In addition to this, a key question is how humans can meaningfully cooperate with machines to ensure that tasks are carried out better overall. Both humans and machines can contribute to fi nd a solution. Good illustrations of this can be found in medicine. When carrying out diffi cult operations, for example on the human brain, virtual assistance systems can be used to provide the surgeon with important additional information – where exactly is the tumor; where are critical constrictions that require particular care?
In the intensive care, machines handle monitoring of patients’ vital signs, with medical personnel reacting accordingly. Empirical studies have, however, shown that numerous visual and acoustic alarm signals can be problematic since it is rarely necessary for personnel to actually intervene. In such cases the flow of information in not helpful but rather can be dangerous because it causes over-familiarization. A mere parallel existence of humans and machines can thus lead to a negative outcome. Human-machine cooperation is a better option, with the machines condensing information to generate a useful overall picture from many single parameters. Intuitive displays could then enable nursing personnel to quickly recognize whether patients are doing well or not.
Interactive systems are already being used in many diff erent environments today. In transportation modes such as cars, planes, or ships; in devices such as smartphones, tablets, or wearables; and in control rooms and voice-controlled devices. Conventional input and output modalities such as keyboards or monitors are increasingly being replaced by so-called »multimodal user interfaces« that incorporate multiple sensory channels. Intelligent assistants facilitate contextsensitive use and interaction with real objects in our daily environment. Ambient lighting can, for example, today be controlled using a smart device; acoustic signal, or voice command.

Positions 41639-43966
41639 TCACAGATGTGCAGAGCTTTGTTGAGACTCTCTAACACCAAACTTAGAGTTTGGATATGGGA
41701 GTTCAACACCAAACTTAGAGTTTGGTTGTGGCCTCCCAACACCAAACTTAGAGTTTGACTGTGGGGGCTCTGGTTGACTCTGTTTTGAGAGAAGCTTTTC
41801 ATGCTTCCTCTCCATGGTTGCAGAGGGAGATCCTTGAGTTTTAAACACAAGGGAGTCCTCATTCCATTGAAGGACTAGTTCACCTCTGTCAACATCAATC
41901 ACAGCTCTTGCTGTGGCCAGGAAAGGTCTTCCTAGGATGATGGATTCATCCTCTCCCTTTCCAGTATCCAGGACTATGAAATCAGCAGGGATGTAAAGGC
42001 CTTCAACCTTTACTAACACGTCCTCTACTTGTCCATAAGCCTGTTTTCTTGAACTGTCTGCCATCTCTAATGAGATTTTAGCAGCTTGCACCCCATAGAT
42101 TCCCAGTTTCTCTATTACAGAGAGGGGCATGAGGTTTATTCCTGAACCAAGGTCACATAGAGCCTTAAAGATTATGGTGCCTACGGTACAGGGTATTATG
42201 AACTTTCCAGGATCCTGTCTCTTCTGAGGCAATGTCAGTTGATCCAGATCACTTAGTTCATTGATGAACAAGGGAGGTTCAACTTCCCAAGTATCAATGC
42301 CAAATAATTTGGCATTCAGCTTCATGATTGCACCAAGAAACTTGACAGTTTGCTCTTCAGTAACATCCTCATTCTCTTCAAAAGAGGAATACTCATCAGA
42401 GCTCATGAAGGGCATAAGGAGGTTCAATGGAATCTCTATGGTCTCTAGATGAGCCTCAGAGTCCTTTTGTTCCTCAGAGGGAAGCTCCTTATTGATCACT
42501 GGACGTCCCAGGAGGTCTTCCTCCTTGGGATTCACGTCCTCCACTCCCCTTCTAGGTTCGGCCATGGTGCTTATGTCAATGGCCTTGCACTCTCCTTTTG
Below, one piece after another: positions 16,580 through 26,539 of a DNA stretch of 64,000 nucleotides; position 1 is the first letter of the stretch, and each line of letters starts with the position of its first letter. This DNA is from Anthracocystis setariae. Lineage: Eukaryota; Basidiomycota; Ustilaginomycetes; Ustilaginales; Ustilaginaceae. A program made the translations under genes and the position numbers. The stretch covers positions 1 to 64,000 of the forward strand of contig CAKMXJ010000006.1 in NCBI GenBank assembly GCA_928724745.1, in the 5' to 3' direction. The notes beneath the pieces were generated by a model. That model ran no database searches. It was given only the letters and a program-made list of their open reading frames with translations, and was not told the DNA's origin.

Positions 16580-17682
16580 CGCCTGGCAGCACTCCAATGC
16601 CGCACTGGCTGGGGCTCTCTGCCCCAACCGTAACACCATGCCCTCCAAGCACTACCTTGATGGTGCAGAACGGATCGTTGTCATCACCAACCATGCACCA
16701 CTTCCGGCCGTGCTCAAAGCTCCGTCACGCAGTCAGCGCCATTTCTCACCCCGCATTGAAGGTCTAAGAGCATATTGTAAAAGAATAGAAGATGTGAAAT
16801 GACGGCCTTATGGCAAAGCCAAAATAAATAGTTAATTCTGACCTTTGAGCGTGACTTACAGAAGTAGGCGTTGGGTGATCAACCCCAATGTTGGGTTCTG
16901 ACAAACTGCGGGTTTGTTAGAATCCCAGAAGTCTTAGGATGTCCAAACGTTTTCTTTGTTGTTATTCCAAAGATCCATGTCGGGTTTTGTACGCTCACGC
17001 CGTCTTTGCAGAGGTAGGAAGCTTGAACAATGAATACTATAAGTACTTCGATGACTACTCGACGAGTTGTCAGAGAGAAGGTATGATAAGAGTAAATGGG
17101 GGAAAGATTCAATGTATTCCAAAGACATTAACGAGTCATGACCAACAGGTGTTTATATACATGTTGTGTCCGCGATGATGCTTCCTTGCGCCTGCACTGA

Depending on the application context, human-machine interaction and cooperation is subject to specifi c requirements regarding fitness for purpose; user-friendliness; acceptance; robustness; and security. Correspondingly, the Human Machine Cooperation competence cluster uses a variety of analysis, development, and evaluation methods to design and validate interactive or cooperative systems. Application focuses are, for example, assistive systems in vehicles, ships, healthcare, medicine, and personal health.
Viviane Herdel, Bertram Wortelen, Mathias Lanezki, Andreas Lüdtke; Proceedings of 22nd International Conference on Human-Computer Interaction; 19-24 July / 2020
Meyer, Jochen and Kay, Judy and Epstein, Daniel A. and Eslambolchilar, Parisa and Tang, Lie Ming; ACM Trans. Comput. Healthcare; March / 2020
Wallbaum, Torben and Ananthanarayan, Swamy and Matviienko, Andrii and Boll, Susanne; Proceedings of the 11th Nordic Conference on Human-Computer Interaction: Shaping Experiences, Shaping Society; 2020
Auerswald, Tina and Meyer, Jochen and von Holdt, Kai and Voelcker-Rehage, Claudia; International Journal of Environmental Research and Public Health; 2020
Falk, Michael and Saager, Marcel and Harre, Marie-Christin and Feuerstack, Sebastian; HCI International 2020 – Late Breaking Posters; 2020
Weiß, Sebastian and Withoeft, Ani and Heuten, Wilko; Proceedings of ICHI 2020; 2020
Weiß, Sebastian and Cobus, Vanessa and Heuten, Wilko; 2. Clusterkonferenz; 2020
Sowe, Sulayman K. and Fränzle, Martin and Osterloh, Jan Patrick and Trende, Alexander and Weber, Lars and Lüdtke, Andreas; Lecture Notes in Computer Science - Software Engineering and Formal Methods - SEFM 2019 Collocated Workshops: CoSim-CPS, ASYDE, CIFMA, and FOCLASA, Oslo, Norway, September 16–20, 2019, Revised Selected Papers; 2020